You Six Word Self: Defining Our Stress Response

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“Between stimulus and response there is a space. In that space is our power to choose our response.
In our response lies our growth and our freedom
.”
– Dr. Victor Frankl

I’ve been intrigued by Six Word Stories—simply conveying as clear a story as possible in six words—for years. There’s something about the challenge of brevity that appeals to me. Yes, judging by the length of some of these articles, you are no doubt amused by this.

Especially in crafting a healthy self-image, brevity and focus is key. The Six Word Story concept can help us define both the self we are and the self we hope to be, and even help us get there in terms of how we react or respond to stress.

According to Dr. Leslie Becker-Phelps, “people often react without thinking. We frequently don’t choose our behaviors so much as just act them out” especially during stress but “…we don’t need to accept such reflexive reactions. Instead, we can learn to notice that there is a ‘space’ before we react” (Becker-Phelps, 2013).

Paraphrasing the passion of psychiatrist and Holocaust survivor Victor Frankl, Dr. Becker-Phelps notes that “…we can grow and change and be different if we can learn to recognize, increase, and make use of this ‘space.’ With such awareness, we can find freedom from the dictates of both external and internal pressures. And with that, we can find inner happiness” (2013).

I am Perseverant, Joyful and Open

 

Imagine going to the doctor for medication and returning for a follow-up visit. In one case the doctor says you are reacting to the medication, in the other case the doctor says you are responding to the treatment.
-Zig Ziglar (Eikenberry, 2010)

The key to this happiness is our reaction or response to stress. As Zig Ziglar mentioned above, responses are often seen as positive and reactions as negative. This is especially true in terms of our processing and resolving of stress.

Dr.’s Becker-Phelps and Frankl both urge that defining your positive stress response is done by first defining your true, inner self, as much as you can. “Take the time to develop a clear vision of this more ideal version of yourself,” and also “imagine what it would feel like to respond more in keeping with what you want for yourself” (2013).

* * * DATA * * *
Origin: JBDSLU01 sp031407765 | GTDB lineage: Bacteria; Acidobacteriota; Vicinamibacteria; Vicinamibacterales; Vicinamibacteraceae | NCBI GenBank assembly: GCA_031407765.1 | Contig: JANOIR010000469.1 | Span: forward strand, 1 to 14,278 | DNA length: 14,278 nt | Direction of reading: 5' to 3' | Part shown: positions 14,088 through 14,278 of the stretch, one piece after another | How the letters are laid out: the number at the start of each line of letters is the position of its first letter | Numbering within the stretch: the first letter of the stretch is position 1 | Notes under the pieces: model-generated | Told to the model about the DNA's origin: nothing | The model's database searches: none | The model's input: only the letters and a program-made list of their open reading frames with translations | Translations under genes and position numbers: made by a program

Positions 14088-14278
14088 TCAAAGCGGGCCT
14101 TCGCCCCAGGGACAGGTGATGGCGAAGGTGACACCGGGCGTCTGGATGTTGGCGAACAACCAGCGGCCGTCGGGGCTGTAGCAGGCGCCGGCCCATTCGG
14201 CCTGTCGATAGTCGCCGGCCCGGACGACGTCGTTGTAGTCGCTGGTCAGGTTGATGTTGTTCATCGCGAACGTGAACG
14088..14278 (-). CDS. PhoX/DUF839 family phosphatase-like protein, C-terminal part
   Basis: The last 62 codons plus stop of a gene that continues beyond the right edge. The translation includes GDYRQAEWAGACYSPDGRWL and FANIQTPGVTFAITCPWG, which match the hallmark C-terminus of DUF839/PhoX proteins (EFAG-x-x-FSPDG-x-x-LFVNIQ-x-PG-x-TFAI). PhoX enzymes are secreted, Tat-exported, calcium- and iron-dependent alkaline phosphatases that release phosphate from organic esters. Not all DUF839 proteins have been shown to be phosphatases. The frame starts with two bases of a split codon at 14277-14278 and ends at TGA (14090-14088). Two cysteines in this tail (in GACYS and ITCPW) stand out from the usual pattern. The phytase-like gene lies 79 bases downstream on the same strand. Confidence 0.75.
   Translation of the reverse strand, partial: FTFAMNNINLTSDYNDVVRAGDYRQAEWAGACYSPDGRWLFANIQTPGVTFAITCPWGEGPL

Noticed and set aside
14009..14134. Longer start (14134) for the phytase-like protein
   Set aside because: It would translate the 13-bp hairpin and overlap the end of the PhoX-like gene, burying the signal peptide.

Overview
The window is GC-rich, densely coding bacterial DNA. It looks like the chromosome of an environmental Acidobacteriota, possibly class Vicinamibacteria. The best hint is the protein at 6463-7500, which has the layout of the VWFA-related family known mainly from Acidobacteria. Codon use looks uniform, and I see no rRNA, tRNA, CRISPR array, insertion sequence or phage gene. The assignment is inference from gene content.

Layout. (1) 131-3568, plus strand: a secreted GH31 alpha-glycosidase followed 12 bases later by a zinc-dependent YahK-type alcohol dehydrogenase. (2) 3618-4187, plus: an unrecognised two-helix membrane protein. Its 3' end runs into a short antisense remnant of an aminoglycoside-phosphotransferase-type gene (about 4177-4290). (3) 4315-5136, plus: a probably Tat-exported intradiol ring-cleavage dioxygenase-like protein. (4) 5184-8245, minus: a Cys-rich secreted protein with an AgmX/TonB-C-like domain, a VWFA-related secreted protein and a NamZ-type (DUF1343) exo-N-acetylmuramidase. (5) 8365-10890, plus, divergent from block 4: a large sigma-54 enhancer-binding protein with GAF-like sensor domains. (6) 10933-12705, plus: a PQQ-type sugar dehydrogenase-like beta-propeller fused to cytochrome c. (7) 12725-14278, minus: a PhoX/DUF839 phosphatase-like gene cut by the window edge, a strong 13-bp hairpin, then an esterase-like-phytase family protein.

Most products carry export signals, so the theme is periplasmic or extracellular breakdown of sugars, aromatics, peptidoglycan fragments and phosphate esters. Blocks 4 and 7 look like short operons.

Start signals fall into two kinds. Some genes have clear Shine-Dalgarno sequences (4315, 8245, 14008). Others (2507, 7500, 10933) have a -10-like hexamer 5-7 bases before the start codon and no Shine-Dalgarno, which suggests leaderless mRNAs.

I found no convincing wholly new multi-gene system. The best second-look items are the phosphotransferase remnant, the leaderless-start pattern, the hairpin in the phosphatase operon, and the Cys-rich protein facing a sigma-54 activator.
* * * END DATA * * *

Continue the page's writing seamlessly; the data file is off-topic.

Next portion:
To this end, I offer the worksheet in the center. In graphic form, it depicts how we often let the external stress provoke our negative reaction, but if we instead respond to that stress from within our internal “ideal version” of ourselves, we begin to feel less stress, strengthen our ideal self-image and build an adaptive response pattern that re-enforces that image.

Best of all, the only thing you need is your fearless ability to critique yourself and nine words.

6 word self

I React Quickly, Loudly and Defensively

 

“The best decisions are both informed by facts and infused with emotion,” says Kevin Eikenberry, author and leadership expert. “The goal isn’t to deny your emotions, but to balance those immediate emotional responses with thoughts and facts to fill in the blanks. This is the essence of responding” (Eikenberry, 2010).

Therefore we need to know both the facts and feelings about ourselves. Here’s the steps:

FIRST: Fill out three positive words that define who you are, your “I am” inner self. For me it’s “I am Perseverant, Joyful and Loving.” This is how I see myself at my core.

SECOND: Define your reaction style. These are adverbs because they directly describe how you act under stress. If you struggle with this one, think about a moment when someone asked you for an immediate solution to an issue; kids fighting, boss or spouse demanding and your first reaction. The words may not be pretty but they should be accurate and honest. Mine are “I react Quickly, Loudly and Defensively.”

THIRD: Imagine how you would respond to the stressor if you took a moment and responded from the point of view of your inner “ideal self” rather than to the external stress. My adverbs are “I’ll Respond Compassionately, Collaboratively and Calmly.” The alliteration is just a fancy touch, not required.

I’ll Respond Compassionately, Collaboratively and Calmly

 

Eikenberry notes that the best stress responders, like ER doctors, firemen and police, are trained not to react, but practiced in their responses. “The difference is in preparation and thought,” he says (2010). “In other words, response (versus reaction) doesn’t mean you will be slow, just thoughtful.”

I encourage you to define your own Six Word Self to define your positive stress response and enjoy practicing your new skill. Dr. Becker-Phelps (2013) also adds to “…practice being understanding and patient with yourself…because personal change takes effort and time to accomplish and it is important to support this process within yourself. Being critical will only undermine your efforts.”

Fill out the work sheet, think out some responses to stress that you know you’ll meet in your life, then take that precious moment to envision yourself within that “inner self” triangle, breathe and respond.

You just improved your life in only six words.

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Becker-Phelps, L. (2013) Don’t Just React: Choose Your Response. Making Change Retrieved from http://www.psychologytoday.com/blog/making-change/201307/dont-just-react-choose-your-response

 

Eikenberry, K. (2010) Six Ways to Respond Rather than React. Leadership and Learning. Retrieved From http://blog.kevineikenberry.com/leadership/six-ways-to-respond-rather-than-react/

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